TUPELO • Before Mayor Jason Shelton’s executive order Thursday to close restaurant dining rooms in the city, Jason and Amanda Hayden had already been a step ahead.
Earlier in the week, the owners of Cafe 212 in downtown Tupelo had placed signs on their tables that said in bold, capitalized letters, “YOU CAN’T SIT HERE.” A sentence underneath said, “For your safety and the safety of all, please spread out and do not sit in close proximity of others.”
That was a preemptive move to help slow or stop the spread of the COVID-19 virus, but the next day, they closed the dining room altogether, keeping the restaurant open from 11 a.m. to 2 p.m. for call-in and curbside orders only. Delivery services like Tupelo 2 Go, also are another option.
So far, it’s worked well.
“Our customers have really been amazing and have really come out to support us,” Jason Hayden said. “We’re very grateful.”
The Haydens and other restaurateurs have had to navigate a sea of quickly changing scenarios as the COVID-19 pandemic has spread. Towns and cities across the country are trying to figure out the best way to tackle the virus and to follow guidelines to minimize contact.
Beginning on Monday, March 23, all restaurants in Tupelo will be required to only offer services through drive-thru, curbside pickup or delivery, and close in-house dining facilities altogether.
Tupelo joins at least two other cities in the state with some sort of restrictions.
Oxford Mayor Robyn Tannehill earlier this week asked for and got the city’s Board of Aldermen to require that all restaurants shift to curbside pickup, drive-thru service or delivery, closing dining rooms for 15 says. In Jackson, bars were closed and restaurants were ordered to serve takeout only.
Tiffany Franks, the co-owner of Crave, admits she’s a bit worried about the impact of the restrictions.
“I worry about our employees, I worry about who to work and when to work them ... there’s so much involved,” she said. She and her husband, Brad, also opened a coffee shop in Fulton earlier this year.
She said the executive order was putting pressure on all restaurants, but they would have to manage the best they can.
“You can talk about curbside and takeout, but a lot of people still want to sit down,” she said.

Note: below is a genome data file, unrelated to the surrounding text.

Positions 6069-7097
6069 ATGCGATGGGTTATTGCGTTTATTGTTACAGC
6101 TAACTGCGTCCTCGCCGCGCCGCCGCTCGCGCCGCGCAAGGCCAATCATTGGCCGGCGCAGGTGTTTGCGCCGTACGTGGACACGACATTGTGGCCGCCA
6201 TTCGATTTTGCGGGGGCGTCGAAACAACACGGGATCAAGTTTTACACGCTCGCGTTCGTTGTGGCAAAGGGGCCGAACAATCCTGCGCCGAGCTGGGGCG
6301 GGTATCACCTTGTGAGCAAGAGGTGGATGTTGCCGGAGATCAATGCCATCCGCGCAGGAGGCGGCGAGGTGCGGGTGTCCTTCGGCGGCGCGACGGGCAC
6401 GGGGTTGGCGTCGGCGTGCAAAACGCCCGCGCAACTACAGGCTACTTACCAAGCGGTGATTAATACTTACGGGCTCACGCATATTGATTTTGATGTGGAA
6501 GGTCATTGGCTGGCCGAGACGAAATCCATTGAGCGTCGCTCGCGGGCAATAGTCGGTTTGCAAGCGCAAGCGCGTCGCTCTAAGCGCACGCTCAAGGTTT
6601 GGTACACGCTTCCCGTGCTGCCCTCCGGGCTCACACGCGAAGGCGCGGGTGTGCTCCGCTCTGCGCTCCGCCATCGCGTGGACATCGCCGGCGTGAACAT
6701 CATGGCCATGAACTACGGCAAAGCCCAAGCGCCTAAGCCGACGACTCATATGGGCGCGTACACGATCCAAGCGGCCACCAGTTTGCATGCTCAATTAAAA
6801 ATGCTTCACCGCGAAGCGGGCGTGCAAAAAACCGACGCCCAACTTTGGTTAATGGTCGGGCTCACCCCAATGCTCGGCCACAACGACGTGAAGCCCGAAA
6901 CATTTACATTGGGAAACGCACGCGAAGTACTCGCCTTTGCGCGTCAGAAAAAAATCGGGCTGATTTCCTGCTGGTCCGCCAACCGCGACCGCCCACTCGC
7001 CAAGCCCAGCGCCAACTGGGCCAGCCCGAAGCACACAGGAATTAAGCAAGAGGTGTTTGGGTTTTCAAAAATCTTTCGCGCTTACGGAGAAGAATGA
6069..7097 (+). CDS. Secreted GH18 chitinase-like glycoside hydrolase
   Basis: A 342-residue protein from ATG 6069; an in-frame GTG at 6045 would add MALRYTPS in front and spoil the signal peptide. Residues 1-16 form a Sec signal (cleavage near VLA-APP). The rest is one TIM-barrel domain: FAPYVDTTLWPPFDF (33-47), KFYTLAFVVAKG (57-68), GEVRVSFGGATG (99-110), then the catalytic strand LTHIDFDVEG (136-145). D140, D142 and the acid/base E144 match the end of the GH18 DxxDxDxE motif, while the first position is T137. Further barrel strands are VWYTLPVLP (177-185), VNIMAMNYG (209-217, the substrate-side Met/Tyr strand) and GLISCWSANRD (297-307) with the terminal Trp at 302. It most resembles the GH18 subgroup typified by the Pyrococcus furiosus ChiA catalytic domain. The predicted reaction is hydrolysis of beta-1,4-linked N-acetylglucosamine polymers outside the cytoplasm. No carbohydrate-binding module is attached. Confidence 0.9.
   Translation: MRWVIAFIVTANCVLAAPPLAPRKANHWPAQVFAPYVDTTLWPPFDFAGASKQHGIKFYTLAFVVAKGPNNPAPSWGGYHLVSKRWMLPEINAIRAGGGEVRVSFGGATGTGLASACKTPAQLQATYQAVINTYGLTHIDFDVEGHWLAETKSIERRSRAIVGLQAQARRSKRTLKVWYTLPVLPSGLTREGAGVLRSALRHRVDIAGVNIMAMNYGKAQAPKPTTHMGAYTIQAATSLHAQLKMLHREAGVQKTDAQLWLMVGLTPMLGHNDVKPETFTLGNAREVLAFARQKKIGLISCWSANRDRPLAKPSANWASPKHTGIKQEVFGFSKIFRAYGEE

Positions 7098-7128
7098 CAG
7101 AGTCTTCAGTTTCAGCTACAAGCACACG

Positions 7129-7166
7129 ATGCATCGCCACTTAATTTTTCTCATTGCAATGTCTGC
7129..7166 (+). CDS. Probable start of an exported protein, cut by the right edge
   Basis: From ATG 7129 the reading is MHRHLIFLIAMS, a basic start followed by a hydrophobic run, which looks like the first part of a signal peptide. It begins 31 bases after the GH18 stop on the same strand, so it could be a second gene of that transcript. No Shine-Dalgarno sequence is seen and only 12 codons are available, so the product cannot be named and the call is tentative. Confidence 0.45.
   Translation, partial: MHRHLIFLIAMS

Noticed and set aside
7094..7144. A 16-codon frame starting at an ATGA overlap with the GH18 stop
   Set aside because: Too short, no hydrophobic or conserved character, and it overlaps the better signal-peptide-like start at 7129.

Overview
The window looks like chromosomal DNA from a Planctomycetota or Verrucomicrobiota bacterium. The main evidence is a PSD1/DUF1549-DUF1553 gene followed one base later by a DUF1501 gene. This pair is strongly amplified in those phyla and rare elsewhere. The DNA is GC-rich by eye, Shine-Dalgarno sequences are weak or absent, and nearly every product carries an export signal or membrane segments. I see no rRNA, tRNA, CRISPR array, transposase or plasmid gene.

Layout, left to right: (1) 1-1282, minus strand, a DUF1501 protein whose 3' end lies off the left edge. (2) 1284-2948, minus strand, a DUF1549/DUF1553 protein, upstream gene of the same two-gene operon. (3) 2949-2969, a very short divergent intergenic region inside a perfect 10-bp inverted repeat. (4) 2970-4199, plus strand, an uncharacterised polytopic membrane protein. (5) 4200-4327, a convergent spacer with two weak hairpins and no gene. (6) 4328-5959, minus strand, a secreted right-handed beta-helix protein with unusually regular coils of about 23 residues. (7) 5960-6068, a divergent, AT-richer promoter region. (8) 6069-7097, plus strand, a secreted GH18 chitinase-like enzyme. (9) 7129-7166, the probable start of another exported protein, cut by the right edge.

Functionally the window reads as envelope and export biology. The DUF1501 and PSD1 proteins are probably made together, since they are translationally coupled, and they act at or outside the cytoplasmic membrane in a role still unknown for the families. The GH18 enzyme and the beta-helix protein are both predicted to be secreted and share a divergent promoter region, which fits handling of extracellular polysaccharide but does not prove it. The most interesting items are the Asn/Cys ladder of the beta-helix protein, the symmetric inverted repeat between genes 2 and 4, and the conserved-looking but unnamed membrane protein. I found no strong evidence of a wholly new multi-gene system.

Terry Bumphis and his wife, Judy, opened T.J.’s Place on South Green Street late last year. The convenience store generates most of its revenue from selling plate lunches. The new regulation doesn’t affect them directly – yet.
“We don’t have anywhere for anybody to sit down – customers just come in and order what they want and they leave,” Terry Bumphis said.
What concerns Judy Bumphis the most is what happens next.
“If people have to start staying in completely, they won’t be dropping by to buy anything,” she said.
Brittany Strong, the owner of Tupelo 2 Go, works with more than 60 restaurants, delivering meals for them for a fee.
“All of the restaurants in our delivery family are working tirelessly to abide by the ever-changing lists of CDC guidelines and sanitary practices,” Strong said. “But that doesn’t matter. People should be heeding the government’s warnings. Yes, stay at home, but that doesn’t have to mean cook every night. We’ve got dozens of restaurants still cooking, filling as many orders as they can to stay afloat. They’re depending on call-ins, curbsides and delivery to keep them afloat.”
Many restaurants have cut down on their menu to expedite orders, and others also are creating family packs, specials, and other offers to help attract customers.
Delivery services like Tupelo2Go help more than one business, but Strong said there’s been no extreme growth that some might have expected.
“While we may be steady, there has been no extreme growth over this past week,” she said. “Our fate is in the consumer’s hands just as much as the rest of them.”
Strong said more restaurants have reached out to Tupelo 2 Go in recent days.
“We’ve had an influx of new restaurants contacting us to start delivery just to help,” she said. “Employees at restaurants are losing their hours and even jobs. Managers and owners are sending them to us for possible temporary driver positions. We are doing our best to accommodate, but we wear no capes. We need the public’s help for the demand – we need our community.”